I came across this article regarding the experience and unexpected challenges of building apps for low income Americans, written by a developer from Significance Labs. Significance Labs makes "middle of the diamond" products for developed world, and I found many points from her experience that are relevant to the work we are doing at the Mutuality Lab. Key takeaways include:
- The challenges faced by low income communities in the developed world can be very similar to that of the low income communities in developing world -- "Living on a low income translates into other forms of scarcity: of power, information, respect, opportunity, time, health, security, and even of sleep”
- Building a mutual business model would require very clear motives and steer determination -- "It’s much easier to feel good by giving away meals to starving kids in Sudan, but you are not going to solve any systemic problem in the world by doing that. This is business, and business is messy and you have to make hard decisions."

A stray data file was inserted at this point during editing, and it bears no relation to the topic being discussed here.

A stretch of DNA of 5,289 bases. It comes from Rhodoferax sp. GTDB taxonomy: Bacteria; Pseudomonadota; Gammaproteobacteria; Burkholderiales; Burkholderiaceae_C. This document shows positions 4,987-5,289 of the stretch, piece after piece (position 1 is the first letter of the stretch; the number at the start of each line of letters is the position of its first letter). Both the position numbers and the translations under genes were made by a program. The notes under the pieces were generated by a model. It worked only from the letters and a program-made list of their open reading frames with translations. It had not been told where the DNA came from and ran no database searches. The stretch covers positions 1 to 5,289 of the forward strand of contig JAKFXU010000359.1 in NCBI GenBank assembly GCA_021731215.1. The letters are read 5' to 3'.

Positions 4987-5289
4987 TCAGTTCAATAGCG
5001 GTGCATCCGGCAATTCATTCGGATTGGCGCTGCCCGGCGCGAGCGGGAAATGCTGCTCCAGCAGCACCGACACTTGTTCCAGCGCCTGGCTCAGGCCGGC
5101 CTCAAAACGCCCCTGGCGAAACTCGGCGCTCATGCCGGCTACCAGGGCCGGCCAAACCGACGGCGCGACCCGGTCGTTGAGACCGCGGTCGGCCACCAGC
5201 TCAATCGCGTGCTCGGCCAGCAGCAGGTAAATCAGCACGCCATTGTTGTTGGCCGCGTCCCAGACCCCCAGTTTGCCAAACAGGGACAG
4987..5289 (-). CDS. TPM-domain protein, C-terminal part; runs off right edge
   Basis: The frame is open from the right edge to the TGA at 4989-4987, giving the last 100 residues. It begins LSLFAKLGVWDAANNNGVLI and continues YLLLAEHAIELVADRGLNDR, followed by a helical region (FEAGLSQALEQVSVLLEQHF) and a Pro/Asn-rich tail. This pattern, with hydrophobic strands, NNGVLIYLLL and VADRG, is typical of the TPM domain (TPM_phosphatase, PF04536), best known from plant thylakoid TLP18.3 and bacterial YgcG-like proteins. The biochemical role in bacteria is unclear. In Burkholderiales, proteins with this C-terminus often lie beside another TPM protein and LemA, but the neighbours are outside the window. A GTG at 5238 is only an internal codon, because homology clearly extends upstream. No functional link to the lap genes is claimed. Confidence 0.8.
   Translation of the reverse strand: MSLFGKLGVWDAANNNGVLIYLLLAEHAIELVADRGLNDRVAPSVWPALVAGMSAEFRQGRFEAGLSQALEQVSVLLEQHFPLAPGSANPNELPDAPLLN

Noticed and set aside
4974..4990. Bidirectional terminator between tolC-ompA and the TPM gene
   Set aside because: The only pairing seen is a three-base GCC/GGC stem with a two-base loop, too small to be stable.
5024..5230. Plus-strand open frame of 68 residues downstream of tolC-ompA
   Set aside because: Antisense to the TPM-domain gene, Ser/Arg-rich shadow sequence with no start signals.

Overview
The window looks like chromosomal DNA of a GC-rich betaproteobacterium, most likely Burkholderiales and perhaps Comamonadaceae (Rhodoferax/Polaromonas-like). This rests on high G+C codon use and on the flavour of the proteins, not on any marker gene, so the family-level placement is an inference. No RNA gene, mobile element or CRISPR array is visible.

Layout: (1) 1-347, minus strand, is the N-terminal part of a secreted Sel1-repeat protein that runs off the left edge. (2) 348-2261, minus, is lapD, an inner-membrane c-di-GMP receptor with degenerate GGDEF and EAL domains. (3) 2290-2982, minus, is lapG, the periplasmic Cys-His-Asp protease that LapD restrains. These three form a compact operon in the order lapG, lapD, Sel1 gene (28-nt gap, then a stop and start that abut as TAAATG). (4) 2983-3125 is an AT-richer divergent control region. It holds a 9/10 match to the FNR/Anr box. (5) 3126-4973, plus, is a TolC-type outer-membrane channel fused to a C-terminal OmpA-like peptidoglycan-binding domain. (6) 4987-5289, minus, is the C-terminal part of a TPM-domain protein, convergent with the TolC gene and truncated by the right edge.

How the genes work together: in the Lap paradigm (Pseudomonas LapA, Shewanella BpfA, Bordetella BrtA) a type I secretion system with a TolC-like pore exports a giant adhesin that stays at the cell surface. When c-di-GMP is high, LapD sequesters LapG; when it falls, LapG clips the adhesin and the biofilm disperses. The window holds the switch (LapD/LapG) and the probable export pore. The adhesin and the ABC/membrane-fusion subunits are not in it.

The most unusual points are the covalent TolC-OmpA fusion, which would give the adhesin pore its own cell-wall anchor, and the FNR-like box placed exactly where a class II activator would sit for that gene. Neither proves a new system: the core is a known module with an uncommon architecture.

- Sometimes even the poor communities may think that “we were a company… trying to take advantage of them”
- Building a business model for the poor will need a lot of hard work, to win the trust of many stakeholders operating in the hybrid value chain we have set up (in the case of Project Maua / Project Bloom).
- Intuitive knowledge is very important when trying to develop something for the low income groups
- In Significance Labs, all six fellows are “zero or first-generation immigrants”, and “their families know what it was like to live a very different life”.
- “Maybe the best long-term solution is to train a new generation of developers and designers from a low-income background to build their own solutions”
--Jia Yan Toh